Doug Martin and Alfred Morris were in the top-10 running backs in fantasy football rankings at this time last year, but Martin missed 10 games with a shoulder injury and Morris had his production drop off across the board as the Redskins struggled. Both will be looking to rebound in their third NFL season under a new coaching staff, but will Morris or Martin be the more reliable fantasy option this year?
The Case For Doug Martin
Martin was a productive dual threat when fully healthy in 2012, rushing for 1,454 yards and 11 touchdowns along with 49 catches for 472 yards and another score. The Buccaneers are likely to have a run-heavy offense under new offensive coordinator Jeff Tedford, with Martin atop the depth chart and seeing the most work even if a committee approach is used.
Martin had four one-yard rushing touchdowns in 2012, so even without a build (5’9″, 215 lbs.) befitting a bruising goal line back he should see plenty of opportunities when Tampa Bay enters the red zone.
Martin was targeted four times per game last season and 4.4 times per game as a rookie in 2012. Even with wide receiver Mike Evans and tight end Austin Seferian-Jenkins added to the mix in May’s draft, Martin should be a prominent part of Tampa Bay’s pass offense.
The Case For Alfred Morris
Morris had just four games with 20 or more carries last season, after reaching that mark 10 times in 2012, but his yards per carry average was comparable (4.6 vs. 4.8). He also had 22 fewer red zone carries last season (34), which helped drive his drop to seven rushing touchdowns after he found pay dirt 13 times as a rookie. Robert Griffin III’s likely return to full strength this year is good new for the entire Redskins’ offense, and he’ll keep defenses from keying on Morris with his own ability as a runner.
Morris is unchallenged as the Redskins’ No. 1 running back, with only previous underachiever Roy Helu and rookie Lache Seastrunk as any sort of threat to his playing time. A third straight season with at least 275 carries is a virtual certainty, and Morris’ role as Washington’s primary goal line back helps make up for his shortcomings as a pass catcher (20 career receptions).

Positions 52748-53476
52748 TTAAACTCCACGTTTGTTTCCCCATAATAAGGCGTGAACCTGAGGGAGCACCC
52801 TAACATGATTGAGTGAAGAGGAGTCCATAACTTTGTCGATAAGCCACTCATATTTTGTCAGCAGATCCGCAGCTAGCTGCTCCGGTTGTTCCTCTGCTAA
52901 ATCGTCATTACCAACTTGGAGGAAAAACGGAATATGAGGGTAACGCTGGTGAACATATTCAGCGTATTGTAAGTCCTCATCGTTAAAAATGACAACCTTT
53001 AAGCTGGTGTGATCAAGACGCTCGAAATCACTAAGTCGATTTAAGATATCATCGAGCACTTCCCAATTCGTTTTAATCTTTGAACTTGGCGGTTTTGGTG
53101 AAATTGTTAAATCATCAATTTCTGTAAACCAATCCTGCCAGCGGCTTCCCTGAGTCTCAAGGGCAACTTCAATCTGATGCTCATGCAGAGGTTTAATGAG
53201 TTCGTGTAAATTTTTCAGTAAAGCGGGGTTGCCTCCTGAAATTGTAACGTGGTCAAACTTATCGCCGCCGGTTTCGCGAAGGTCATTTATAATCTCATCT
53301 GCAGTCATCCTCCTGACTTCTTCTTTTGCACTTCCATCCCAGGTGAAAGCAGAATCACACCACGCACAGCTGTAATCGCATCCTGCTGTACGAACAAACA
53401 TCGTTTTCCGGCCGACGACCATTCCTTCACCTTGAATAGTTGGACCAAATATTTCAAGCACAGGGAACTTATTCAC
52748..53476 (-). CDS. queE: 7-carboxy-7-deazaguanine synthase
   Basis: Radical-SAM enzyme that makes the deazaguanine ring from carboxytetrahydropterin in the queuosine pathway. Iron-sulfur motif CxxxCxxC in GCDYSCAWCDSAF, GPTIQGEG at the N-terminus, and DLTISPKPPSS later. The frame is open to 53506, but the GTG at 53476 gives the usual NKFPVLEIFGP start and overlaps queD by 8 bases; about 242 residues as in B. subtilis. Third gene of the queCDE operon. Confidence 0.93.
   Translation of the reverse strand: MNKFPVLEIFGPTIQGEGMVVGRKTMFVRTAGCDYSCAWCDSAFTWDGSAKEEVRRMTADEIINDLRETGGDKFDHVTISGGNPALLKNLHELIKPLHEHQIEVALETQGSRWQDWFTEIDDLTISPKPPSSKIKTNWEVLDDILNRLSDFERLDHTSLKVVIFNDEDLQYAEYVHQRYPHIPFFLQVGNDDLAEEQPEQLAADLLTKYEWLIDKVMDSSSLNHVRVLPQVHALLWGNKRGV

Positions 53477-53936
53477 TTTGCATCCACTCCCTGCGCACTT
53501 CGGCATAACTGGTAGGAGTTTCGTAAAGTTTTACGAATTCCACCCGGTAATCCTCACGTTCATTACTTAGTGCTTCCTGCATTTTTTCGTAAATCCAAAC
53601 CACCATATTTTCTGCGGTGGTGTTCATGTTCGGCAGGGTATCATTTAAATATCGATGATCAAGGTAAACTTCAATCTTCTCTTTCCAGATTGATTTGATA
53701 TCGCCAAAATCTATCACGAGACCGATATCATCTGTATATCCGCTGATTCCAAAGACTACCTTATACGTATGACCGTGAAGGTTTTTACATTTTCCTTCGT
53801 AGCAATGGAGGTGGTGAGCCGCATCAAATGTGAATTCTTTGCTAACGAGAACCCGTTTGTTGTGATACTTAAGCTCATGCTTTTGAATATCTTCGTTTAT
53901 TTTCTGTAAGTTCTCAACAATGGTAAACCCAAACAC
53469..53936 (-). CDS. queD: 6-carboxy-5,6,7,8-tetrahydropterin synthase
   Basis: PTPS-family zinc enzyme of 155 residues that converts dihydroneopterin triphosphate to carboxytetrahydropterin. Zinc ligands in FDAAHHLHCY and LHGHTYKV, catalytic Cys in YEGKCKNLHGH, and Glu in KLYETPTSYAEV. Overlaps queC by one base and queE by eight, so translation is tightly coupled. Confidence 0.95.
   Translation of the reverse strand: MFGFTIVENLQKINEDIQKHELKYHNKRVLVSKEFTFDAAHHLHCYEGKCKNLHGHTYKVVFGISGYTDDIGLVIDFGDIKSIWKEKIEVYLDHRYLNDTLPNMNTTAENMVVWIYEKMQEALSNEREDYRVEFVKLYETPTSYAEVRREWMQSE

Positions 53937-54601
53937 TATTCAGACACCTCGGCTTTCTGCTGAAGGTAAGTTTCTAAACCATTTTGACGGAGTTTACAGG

Morris is unlikely to suddenly become a prolific pass catcher this year, which limits his fantasy value and gives Martin an advantage in PPR leagues. Morris and Martin are very close in average draft position right now (via Fantasy Pros.com), at #21 (Martin) and #23 (Morris) overall. That makes each guy a low-end RB1 or high-end RB2 in standard scoring formats.
The Buccaneers have expressed a desire to use a running back rotation this year, with rookie Charles Sims and some combination of Bobby Rainey or Mike James possibly in the mix. That takes away some of Martin’s advantage over Morris as a higher volume pass catcher, while their carry and touchdown totals may be comparable. All things considered, including my lack of faith in Martin that dates back to last year at this time, Morris gets the slight nod here as a clear workhorse with better talent around him.
Brad Berreman is a Senior Writer at Rant Sports.com. Follow him on Twitter.